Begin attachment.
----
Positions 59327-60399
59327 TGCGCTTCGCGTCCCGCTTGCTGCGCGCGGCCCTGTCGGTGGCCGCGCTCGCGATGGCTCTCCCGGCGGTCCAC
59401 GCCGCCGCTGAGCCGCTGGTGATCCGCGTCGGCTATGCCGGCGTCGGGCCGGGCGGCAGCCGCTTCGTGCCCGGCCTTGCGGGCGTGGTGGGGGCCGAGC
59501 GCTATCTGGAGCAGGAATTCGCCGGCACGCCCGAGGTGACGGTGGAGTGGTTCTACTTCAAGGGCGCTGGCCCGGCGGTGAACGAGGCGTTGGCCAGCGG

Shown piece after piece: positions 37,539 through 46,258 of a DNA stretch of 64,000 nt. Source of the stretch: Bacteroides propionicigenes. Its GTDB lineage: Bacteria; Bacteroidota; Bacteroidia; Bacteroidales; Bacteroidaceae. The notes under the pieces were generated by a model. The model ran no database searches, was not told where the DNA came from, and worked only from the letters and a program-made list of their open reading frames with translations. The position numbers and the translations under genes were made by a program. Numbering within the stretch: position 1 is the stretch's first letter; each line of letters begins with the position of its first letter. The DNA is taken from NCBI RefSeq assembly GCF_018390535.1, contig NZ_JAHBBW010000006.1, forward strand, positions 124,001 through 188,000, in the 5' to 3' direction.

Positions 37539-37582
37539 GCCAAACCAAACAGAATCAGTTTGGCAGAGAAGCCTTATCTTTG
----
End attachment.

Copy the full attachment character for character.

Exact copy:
Positions 59327-60399
59327 TGCGCTTCGCGTCCCGCTTGCTGCGCGCGGCCCTGTCGGTGGCCGCGCTCGCGATGGCTCTCCCGGCGGTCCAC
59401 GCCGCCGCTGAGCCGCTGGTGATCCGCGTCGGCTATGCCGGCGTCGGGCCGGGCGGCAGCCGCTTCGTGCCCGGCCTTGCGGGCGTGGTGGGGGCCGAGC
59501 GCTATCTGGAGCAGGAATTCGCCGGCACGCCCGAGGTGACGGTGGAGTGGTTCTACTTCAAGGGCGCTGGCCCGGCGGTGAACGAGGCGTTGGCCAGCGG

Shown piece after piece: positions 37,539 through 46,258 of a DNA stretch of 64,000 nt. Source of the stretch: Bacteroides propionicigenes. Its GTDB lineage: Bacteria; Bacteroidota; Bacteroidia; Bacteroidales; Bacteroidaceae. The notes under the pieces were generated by a model. The model ran no database searches, was not told where the DNA came from, and worked only from the letters and a program-made list of their open reading frames with translations. The position numbers and the translations under genes were made by a program. Numbering within the stretch: position 1 is the stretch's first letter; each line of letters begins with the position of its first letter. The DNA is taken from NCBI RefSeq assembly GCF_018390535.1, contig NZ_JAHBBW010000006.1, forward strand, positions 124,001 through 188,000, in the 5' to 3' direction.

Positions 37539-37582
37539 GCCAAACCAAACAGAATCAGTTTGGCAGAGAAGCCTTATCTTTG